Eleanor E Harris

University of Pennsylvania, Philadelphia, PA, United States

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Publications (33)119.29 Total impact

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    ABSTRACT: The current study examined the impact of re-excision and residual disease on local recurrence after breast conservation treatment for patients with negative margins. Patients with residual disease on re-excision had a higher local recurrence rate than other patients. However, with reasonably low local recurrence rates in all subgroups, neither re-excision nor residual disease on re-excision are contraindications for breast conservation treatment. To evaluate the impact of re-excision and the presence of residual disease on local recurrence for patients who underwent breast conservation treatment (BCT) with negative final resection margins. The records of 902 patients with stage I or II unilateral invasive breast cancer who had BCT were reviewed. The study cohort consisted of patients with negative final resection margins and was divided into 3 subgroups: (a) single excision (n = 332 [37%]), (b) re-excision with no residual disease in the re-excision specimen (n = 440 [49%]), and (c) re-excision with residual disease in the re-excision specimen (n = 130 [14%]). The median follow-up was 6.75 years. At 15 years, the rates of local failure were 10% for patients with a single excision, 10% for patients with a re-excision without residual disease, and 16% for patients with a re-excision with residual disease (P = .033). There were no significant differences between the 3 groups for overall survival, cause-specific survival, relapse-free survival, or freedom from distant metastases (all P ≥ .082). Multivariate analysis demonstrated an increased risk of local failure for patients with residual disease in the re-excision specimen that was borderline statistically significant (hazard ratio, 2.16; P = .061). Despite achieving negative final resection margins, the patients with residual disease in the re-excision specimen had a higher rate of local recurrence than patients who underwent single excision or patients without residual disease on re-excision. However, local recurrence was reasonably low in all 3 subgroups, and, therefore, neither re-excision nor residual disease represent contraindications for BCT.
    Clinical Breast Cancer 12/2011; 11(6):400-5. · 2.42 Impact Factor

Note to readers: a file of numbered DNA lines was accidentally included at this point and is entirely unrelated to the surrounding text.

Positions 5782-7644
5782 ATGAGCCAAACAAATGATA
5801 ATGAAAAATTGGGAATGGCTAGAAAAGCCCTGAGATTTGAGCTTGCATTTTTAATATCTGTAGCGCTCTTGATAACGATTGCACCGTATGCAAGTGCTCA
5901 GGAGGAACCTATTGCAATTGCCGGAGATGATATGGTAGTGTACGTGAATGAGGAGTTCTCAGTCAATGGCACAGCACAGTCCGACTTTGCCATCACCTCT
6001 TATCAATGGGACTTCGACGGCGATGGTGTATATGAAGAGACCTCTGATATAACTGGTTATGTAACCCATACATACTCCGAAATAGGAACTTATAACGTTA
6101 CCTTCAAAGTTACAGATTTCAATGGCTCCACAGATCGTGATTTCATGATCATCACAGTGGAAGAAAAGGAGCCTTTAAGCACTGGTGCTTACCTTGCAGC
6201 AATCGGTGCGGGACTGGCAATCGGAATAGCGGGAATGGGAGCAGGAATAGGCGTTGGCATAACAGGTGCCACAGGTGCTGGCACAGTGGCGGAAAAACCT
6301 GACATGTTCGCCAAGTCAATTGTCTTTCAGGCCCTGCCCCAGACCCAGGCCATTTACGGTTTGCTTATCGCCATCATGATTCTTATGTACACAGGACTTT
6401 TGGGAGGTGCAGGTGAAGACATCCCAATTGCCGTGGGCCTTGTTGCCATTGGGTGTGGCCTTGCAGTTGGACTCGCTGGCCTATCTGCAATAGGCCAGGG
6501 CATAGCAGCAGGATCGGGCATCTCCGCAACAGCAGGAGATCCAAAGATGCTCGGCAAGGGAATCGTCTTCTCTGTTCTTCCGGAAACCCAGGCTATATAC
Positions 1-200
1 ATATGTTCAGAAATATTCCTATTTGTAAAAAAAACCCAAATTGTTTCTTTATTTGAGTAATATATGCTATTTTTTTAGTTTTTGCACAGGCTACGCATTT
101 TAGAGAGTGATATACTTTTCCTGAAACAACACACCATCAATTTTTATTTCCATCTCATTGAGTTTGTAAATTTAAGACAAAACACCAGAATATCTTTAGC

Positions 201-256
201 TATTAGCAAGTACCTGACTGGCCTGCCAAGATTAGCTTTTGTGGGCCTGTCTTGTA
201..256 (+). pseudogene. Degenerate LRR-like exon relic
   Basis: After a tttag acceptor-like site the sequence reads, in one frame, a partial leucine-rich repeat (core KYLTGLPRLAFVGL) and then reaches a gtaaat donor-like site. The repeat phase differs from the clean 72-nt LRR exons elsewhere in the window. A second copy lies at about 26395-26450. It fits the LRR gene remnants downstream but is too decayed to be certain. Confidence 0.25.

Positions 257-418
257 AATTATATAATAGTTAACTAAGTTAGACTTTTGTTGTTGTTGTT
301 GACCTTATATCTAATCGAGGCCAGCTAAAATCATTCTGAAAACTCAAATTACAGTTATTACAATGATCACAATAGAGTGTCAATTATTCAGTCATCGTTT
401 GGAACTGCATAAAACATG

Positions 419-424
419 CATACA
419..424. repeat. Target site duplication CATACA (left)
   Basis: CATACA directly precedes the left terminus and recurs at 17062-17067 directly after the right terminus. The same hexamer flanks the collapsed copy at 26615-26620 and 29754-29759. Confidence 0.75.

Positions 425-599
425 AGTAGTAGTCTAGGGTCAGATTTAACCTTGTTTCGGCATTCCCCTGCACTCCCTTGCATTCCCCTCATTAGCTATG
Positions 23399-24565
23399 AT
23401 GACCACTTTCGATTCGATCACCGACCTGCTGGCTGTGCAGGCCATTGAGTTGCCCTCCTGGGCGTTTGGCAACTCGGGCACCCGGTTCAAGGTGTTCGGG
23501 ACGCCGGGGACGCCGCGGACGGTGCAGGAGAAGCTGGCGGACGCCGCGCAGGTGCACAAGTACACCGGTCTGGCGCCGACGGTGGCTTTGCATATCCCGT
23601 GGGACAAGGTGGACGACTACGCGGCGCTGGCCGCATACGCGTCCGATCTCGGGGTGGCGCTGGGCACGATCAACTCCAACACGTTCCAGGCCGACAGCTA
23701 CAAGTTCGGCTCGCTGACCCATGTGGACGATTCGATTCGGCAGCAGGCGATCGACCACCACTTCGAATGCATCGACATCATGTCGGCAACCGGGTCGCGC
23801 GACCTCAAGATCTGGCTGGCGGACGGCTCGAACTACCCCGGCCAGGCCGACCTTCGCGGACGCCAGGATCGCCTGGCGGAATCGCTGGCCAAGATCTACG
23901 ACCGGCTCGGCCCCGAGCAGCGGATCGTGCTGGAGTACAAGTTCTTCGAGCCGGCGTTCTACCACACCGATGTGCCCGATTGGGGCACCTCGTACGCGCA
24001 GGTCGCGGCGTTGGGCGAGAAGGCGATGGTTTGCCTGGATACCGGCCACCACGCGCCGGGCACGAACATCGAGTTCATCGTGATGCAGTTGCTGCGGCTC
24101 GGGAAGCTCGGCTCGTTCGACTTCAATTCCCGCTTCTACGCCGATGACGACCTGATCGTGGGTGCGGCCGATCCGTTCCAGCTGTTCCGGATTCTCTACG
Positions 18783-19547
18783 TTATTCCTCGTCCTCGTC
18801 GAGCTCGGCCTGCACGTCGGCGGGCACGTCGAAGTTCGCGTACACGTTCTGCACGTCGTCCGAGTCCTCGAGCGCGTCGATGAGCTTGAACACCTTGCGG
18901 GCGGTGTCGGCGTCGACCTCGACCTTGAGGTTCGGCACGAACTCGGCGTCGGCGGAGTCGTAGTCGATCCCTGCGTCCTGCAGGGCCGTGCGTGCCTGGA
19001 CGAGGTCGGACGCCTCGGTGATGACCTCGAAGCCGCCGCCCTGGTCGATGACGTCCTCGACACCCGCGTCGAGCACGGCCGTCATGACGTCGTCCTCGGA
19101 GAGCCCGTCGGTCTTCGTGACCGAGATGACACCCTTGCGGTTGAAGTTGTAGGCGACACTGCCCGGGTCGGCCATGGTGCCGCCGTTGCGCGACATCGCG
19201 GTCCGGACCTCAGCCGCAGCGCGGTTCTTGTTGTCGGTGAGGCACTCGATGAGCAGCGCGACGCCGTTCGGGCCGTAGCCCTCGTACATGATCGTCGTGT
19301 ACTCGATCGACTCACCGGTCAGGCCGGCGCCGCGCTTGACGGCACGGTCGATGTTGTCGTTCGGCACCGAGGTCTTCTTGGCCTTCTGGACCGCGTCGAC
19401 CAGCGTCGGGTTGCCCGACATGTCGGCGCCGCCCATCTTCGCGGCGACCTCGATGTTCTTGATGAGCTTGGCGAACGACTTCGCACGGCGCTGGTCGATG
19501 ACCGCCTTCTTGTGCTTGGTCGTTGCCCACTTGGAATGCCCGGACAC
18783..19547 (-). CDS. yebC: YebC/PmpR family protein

• Fuel and Energy Abstracts 01/2011; 81(2).
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    ABSTRACT: Adjuvant breast radiation therapy after breast conservation surgery is recommended as it yields significant reduction in the risk of local recurrence, and confers a potential overall survival benefit. Although the standard breast radiation regimen has historically been delivered over 5-7 weeks; more novel, shorter courses of breast radiation are currently being employed, offering the advantage of more convenience and less time-commitment. Herein, we review the recent literature substantiating these abbreviated radiation treatment approaches and the methods of delivery thereof. In addition, we discuss imaged guided techniques currently being utilized to further refine the delivery of adjuvant breast radiation therapy.
    International journal of breast cancer. 01/2011; 2011:321304.
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    ABSTRACT: This study was undertaken to determine the risk of late cardiac morbidity and mortality in patients with preexisting cardiac disease treated with contemporary radiation techniques for early-stage breast cancer. Medical records were reviewed for 41 patients with early-stage breast cancer and a history of myocardial infarction, congestive heart failure (CHF), and/or coronary artery disease before radiation therapy. Data were recorded on baseline cardiac disease and tumor characteristics, cardiac morbidity during and after treatment, and survival status of each patient. Patients were stratified for right- versus left-sided breast cancer and compared. There was no significant difference in overall survival (OS) between the right- and left-sided groups (log-rank test; P = .19). The left-sided group had a higher incidence of cardiac deaths (right side, 2 of 26 [9%]; left side, 4 of 15 [27%]; hazard ratio, 4.2; P = .08) 10 years after treatment, including deaths secondary to myocardial infarction, CHF, or coronary artery disease. On the other hand, the right-sided group had a higher proportion of deaths secondary to breast cancer (right, 8 of 26 [31%]; left, 2 of 15 [13%]) and non-breast cancer/noncardiac causes (right, 7 of 26 [27%]; left, 1 of 15 [7%]). Although OS was similar in both groups, radiation was associated with a higher incidence of cardiac death in patients with left-sided breast cancer. Efforts should be made to minimize cardiac exposure and also to promote more vigilant risk factor modification in this group of women.